Overinflation in tires happens when the air pressure exceeds way more than the recommended level. This situation leads to tires wearing out quickly and losing traction, as well as reducing performance.
An overinflated tire has a smaller contact patch with the road. This makes it harder and rounder on the tread section, increasing the risk of losing control or crashing.
What Are the Drawbacks of Overinflated Tires?
Increased Wear and Tear
Overinflated tires wear out faster, particularly in the center of the tread. This is because the center bears most of the load and becomes the primary point of contact with the road. This uneven wear leads to a need for more frequent tire replacements.
Reduced Traction and Stability
With overinflation, the tire’s contact patch with the road reduces, leading to diminished traction. This makes the vehicle less stable, especially in wet or slippery conditions, increasing the risk of accidents.
Increased Risk of Tire Damage
Overinflated tires are more susceptible to damage from road hazards like potholes and curbs. The excessive air pressure makes the tires stiff and inflexible, leading to a higher likelihood of punctures or other types of damage when encountering rough road surfaces.
Harsher Ride Quality
A tire overinflated beyond its optimal level results in a harsher, less comfortable ride. This is due to the reduced ability of the tire to absorb shocks and vibrations from the road, which are instead transmitted directly to the vehicle and its occupants.
Safety is a major concern with overinflated tires. The reduced contact area and increased stiffness can lead to a loss of control, particularly at higher speeds or in emergency maneuvers. Additionally, overinflation increases the risk of tire blowouts, which can be extremely dangerous, especially on highways.
Negative Impact on Suspension
Finally, overinflated tires can negatively impact the vehicle’s suspension system. The increased rigidity of the tires means that more shock from road imperfections is transferred to the suspension components (like shocks), leading to suspension damage and potentially costly repairs.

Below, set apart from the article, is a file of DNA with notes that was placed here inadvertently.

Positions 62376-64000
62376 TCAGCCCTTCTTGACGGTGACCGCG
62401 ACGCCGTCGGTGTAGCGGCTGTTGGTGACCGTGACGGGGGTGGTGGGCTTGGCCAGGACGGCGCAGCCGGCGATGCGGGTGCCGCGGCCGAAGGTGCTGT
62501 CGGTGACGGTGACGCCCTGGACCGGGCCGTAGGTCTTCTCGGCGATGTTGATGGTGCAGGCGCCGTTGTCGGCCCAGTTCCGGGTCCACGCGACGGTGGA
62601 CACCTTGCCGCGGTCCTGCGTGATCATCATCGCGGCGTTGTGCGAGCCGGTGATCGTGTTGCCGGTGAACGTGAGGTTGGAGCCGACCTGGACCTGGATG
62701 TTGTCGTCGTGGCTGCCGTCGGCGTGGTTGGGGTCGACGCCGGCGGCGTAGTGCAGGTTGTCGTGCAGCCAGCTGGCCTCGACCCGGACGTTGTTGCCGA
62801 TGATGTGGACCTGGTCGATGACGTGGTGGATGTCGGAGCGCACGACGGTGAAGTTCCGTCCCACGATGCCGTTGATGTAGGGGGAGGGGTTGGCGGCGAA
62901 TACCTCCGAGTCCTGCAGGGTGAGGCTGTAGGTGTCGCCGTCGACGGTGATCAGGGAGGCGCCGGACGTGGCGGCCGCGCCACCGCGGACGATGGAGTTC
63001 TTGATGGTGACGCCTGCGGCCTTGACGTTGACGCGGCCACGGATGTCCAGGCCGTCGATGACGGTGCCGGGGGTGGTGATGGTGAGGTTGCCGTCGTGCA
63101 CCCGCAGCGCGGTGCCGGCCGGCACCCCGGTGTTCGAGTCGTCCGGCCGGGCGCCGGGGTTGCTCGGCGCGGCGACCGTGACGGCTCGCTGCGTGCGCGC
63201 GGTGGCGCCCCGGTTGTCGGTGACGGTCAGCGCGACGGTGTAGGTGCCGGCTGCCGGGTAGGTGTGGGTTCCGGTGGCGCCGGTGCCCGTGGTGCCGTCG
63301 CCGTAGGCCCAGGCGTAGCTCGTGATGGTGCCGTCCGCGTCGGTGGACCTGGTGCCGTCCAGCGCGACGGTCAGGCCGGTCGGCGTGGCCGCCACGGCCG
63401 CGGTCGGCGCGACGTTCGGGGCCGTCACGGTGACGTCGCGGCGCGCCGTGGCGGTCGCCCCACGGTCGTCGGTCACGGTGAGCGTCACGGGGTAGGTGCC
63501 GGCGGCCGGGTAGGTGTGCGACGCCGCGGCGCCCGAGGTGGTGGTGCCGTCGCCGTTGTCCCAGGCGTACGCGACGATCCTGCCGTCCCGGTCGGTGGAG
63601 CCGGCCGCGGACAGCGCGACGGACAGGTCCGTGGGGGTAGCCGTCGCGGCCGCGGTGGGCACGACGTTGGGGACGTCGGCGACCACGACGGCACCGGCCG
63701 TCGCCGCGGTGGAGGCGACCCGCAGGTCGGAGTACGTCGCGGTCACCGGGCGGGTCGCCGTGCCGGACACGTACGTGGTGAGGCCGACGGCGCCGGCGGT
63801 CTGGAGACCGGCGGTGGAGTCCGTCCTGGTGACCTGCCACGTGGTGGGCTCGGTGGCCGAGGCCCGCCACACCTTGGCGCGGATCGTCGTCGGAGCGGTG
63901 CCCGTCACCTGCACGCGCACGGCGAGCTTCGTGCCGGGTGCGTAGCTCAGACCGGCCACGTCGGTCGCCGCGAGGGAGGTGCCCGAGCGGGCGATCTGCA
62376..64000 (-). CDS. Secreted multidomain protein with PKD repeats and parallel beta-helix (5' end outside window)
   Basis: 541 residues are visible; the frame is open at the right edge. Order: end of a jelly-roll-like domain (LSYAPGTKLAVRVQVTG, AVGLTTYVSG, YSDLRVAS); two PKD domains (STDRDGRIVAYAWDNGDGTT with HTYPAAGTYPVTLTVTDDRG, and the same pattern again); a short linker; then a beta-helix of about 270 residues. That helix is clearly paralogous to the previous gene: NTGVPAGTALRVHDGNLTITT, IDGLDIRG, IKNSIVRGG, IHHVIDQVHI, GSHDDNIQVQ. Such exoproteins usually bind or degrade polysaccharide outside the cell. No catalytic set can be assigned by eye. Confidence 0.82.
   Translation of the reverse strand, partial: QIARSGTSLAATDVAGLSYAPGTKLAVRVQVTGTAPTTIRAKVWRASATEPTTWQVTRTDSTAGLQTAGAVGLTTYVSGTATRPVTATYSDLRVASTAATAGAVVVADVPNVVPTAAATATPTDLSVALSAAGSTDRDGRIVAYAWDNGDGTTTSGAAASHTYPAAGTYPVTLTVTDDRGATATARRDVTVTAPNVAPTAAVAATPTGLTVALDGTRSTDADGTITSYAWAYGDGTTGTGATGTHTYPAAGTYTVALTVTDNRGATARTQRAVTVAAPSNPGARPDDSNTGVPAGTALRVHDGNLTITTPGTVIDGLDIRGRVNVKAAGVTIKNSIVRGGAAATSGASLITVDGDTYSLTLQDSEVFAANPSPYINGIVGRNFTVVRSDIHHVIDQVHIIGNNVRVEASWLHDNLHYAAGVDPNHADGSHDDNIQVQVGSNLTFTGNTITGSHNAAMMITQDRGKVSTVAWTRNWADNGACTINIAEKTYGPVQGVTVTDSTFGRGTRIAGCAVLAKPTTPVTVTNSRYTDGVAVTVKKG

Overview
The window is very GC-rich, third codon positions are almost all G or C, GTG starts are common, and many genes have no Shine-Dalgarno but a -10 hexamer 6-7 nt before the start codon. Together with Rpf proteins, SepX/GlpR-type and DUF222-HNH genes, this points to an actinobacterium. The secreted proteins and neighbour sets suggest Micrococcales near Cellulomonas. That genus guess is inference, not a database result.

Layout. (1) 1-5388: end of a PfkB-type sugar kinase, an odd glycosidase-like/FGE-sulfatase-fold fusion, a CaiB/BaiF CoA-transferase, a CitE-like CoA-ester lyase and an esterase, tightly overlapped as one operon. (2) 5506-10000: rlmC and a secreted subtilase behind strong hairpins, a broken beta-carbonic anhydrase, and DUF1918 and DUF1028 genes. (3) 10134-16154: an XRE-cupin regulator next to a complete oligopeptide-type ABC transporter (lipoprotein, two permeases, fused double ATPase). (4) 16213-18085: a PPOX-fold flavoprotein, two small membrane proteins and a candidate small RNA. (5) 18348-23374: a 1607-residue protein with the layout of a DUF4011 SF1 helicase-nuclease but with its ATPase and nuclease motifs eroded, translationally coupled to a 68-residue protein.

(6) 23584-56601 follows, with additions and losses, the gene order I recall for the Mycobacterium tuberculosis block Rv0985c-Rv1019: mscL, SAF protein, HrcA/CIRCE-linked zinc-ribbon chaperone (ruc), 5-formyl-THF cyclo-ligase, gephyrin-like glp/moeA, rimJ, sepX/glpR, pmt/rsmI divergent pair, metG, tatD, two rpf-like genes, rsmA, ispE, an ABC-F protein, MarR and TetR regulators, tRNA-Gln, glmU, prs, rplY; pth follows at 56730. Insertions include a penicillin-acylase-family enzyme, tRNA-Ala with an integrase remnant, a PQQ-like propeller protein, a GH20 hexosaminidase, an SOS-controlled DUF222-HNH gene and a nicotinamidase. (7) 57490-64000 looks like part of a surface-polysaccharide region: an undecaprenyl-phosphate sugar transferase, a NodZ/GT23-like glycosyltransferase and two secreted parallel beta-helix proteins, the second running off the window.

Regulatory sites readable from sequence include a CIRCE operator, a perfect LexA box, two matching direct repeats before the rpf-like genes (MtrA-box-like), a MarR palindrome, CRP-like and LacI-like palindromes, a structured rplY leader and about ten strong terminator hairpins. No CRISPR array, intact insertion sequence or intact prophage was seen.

How Temperature Affects Tire Pressure?
Temperature significantly affects tire pressure. For every 10-degree fluctuation in air temperature, tire pressure adjusts by about 1 psi. If the outside temperature drops suddenly, the air in the tires condenses, causing a loss of pressure.
Higher temperatures lead to higher pressure and potential overinflation, while lower temperatures can result in lower pressure and underinflation. This dynamic emphasizes the importance of regularly checking tire pressure, especially in areas with large temperature swings.
How Can I Fix Overinflated Tires?
Fixing overinflated tires is a simple process that requires a tire pressure gauge and an air release tool or valve. Here are the steps:
- Use a reliable tire pressure gauge to check the current pressure of your tires. Make sure to do this when the tires are cold for the most accurate reading.
- Refer to your vehicle’s manual or the tire information placard to find the recommended tire pressure.
- If the pressure is above the recommended level, gently press on the tire valve to release some air. You can do this by pressing the valve with a fingernail. But it is better to use the nipple on the back side of the air pressure gauge. This is used for releasing air pressure from the tires.
As you release the air from the tire, you will see the pressure drop on the gauge. Stop releasing the air when the gauge needle hits the recommended pressure.